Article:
Arielle: So, I mean, recently, I went a couple days without douching, and I went to pee one morning, I was like, “what is that smelly smell that smells kind of… smelly?” and it was me. Umm, it was my vagina. Had a mini freakout where I was like, “my vagina smells.” Umm, talked to some of my, umm, fellow vagina owners about it, and they assured me that it is quite normal, so I, you know, went back to my normal douching schedule, and have been mostly fine since. Eventually, I can reduce the number of times, but it’s something that is still suggested that I do pretty consistently…. Which is like, it’s fine. I can do it in the shower. Sometimes, I do it after I dilate, and it smells fine after that. 

Joey: (laughs)

Arielle: ha ha! Yuck it up! Smelly vagina! Yah! Ha! Ha! 

Joey: (continues laughing) Sorry!

Arielle: Laugh at my struggles, Joey! 

Joey: I’ll laugh at every struggle. Oh god…

Arielle: Well, last time you saw my vagina, it was not nearly as pretty as it is now, I have none of my stitches anymore. But it… smelled a little bit, until a couple days ago.

Joey: I… I remember those stitches were a bitch for ya, there.

Arielle: Well, like they’re… they’re like, dissolvable, so they push themselves out, and like, I can’t even… that was so fucking painful as they were pushing themselves out, especially the ones near my clitoral hood. Umm, because there’s so many frickin’ nerves endings there. Clitorises can feel great, and they can also really fucking hurt!

Joey: They’re a… they’re a very sensitive, delicate part of the body.

Arielle: It’s a very sensitive lesbean. 

Joey: Uh.. on a… just in general, like, on anyone with any set of genitals, it’s a very sensitive area…

Arielle: Yeah.

Joey: … and you can imagine even way more sensitive after just getting out of surgery.

Arielle: Yah. No, totally. And like, ‘cause I can’t do anything penetrative, but I tried to masturbate like, about four and a half weeks after my surgery, which was definitely a mistake, umm, and that was painful. But then, like, I tried again—yah, I was just so frickin’ excited, listen to your body, I was like, “this feels good, and also it hurts, but I’m gonna keep going ‘cause it feels good.” And then, I did have an orgasm, but then it was followed by a whole mess of pain for like, a week.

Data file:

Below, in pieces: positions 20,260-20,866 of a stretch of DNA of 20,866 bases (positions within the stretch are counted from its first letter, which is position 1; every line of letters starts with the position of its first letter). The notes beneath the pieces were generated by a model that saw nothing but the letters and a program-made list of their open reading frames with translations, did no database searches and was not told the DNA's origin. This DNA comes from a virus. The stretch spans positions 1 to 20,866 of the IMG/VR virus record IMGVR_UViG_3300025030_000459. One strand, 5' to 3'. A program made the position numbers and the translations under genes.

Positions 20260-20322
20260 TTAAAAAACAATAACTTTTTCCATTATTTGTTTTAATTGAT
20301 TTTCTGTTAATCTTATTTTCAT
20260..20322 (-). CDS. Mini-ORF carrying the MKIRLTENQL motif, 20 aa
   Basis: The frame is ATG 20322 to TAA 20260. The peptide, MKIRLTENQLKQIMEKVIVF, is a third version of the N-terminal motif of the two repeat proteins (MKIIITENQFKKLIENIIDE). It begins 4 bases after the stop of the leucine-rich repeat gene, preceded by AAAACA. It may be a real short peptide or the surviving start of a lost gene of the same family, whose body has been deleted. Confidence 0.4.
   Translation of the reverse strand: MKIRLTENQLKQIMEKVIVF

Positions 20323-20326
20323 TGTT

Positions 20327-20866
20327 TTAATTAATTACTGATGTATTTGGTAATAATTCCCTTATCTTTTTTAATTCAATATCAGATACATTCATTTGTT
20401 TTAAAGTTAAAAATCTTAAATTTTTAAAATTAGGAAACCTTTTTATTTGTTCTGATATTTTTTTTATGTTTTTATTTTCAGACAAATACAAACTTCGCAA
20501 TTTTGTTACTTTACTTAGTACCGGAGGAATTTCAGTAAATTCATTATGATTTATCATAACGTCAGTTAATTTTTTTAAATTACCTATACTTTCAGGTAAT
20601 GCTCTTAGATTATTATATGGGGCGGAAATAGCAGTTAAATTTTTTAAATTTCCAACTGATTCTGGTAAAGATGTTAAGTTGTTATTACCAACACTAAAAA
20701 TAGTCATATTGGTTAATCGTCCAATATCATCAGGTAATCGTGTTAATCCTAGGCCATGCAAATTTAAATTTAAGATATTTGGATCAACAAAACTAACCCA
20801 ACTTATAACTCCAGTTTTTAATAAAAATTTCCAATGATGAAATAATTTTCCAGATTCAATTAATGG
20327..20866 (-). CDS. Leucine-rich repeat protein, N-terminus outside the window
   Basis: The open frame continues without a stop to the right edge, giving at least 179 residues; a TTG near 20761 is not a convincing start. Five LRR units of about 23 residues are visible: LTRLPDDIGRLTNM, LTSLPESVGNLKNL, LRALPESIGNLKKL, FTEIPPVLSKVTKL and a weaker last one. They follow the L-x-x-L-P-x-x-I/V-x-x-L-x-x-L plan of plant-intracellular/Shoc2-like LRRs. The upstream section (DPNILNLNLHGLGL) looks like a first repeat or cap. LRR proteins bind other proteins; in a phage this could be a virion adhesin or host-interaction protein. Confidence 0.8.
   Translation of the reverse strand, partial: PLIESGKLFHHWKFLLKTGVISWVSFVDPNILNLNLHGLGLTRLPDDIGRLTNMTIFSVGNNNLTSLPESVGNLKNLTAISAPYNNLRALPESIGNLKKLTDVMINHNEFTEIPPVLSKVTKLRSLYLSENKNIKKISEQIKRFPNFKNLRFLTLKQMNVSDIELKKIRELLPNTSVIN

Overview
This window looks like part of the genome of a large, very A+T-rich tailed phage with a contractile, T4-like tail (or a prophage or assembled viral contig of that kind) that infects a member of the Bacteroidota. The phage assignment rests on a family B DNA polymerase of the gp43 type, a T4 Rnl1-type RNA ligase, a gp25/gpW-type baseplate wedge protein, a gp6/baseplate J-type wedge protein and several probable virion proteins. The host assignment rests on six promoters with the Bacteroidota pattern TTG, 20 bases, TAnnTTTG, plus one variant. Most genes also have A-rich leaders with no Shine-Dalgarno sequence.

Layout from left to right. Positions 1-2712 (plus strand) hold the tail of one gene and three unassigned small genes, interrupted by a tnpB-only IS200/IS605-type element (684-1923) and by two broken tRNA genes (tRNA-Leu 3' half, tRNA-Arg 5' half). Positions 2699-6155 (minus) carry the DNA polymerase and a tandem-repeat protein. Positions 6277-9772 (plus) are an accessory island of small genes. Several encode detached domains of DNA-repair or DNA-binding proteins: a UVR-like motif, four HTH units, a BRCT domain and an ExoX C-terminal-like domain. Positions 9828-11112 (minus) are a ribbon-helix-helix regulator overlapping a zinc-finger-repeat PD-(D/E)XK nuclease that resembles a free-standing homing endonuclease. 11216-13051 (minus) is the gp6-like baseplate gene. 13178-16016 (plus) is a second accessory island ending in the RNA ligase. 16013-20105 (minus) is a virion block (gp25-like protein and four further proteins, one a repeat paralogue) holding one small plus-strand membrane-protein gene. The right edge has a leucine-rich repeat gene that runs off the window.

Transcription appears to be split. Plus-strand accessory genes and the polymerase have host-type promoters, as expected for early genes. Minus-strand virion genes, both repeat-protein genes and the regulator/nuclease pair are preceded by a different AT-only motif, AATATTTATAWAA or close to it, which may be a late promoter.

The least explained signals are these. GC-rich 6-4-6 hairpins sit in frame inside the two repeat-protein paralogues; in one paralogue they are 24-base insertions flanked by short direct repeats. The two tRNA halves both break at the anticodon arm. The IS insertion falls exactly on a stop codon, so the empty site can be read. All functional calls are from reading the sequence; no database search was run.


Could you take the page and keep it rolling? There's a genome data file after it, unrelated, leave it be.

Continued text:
Joey: Ouch.

Arielle: Live and learn. Umm, but now it’s good, and now I have great orgasms! I had one so good a couple days ago that I was walking kind of sideways for the rest of the night. And it was only 4PM when I had it.

Joey: Holy shit.

Arielle: Yeah. 

Joey: That’s a good way to coast down the rest of the evening.

Arielle: I got into the car with my friend, and I sat down next to them, I was like “hey, I’m sorry, I’m a little, uh…wobbly, I just had a really good orgasm.” And I looked at their face, and they were kind of looking half asleep, and they were like, “Arielle, I also am wobbly ‘cause I just had a really good orgasm.”  

Joey: (squeals) I just imagine the… the glow off the two of you just lit the entire Chicago night sky.

Arielle: It’s… it radiated across the scars… stars. Scars? Stars?

Joey: Across the…across the entire universe, just straight out to the [indiscernible] or something

Arielle: uh! Yes! I live for it! I, umm, I also commissioned an artist who does The Vulva Gallery to paint a picture of my vulva, and it came out beautiful. I got it a couple days ago. 

Joey: I can’t wait to see that myself. Uhh, what is the name of the artist?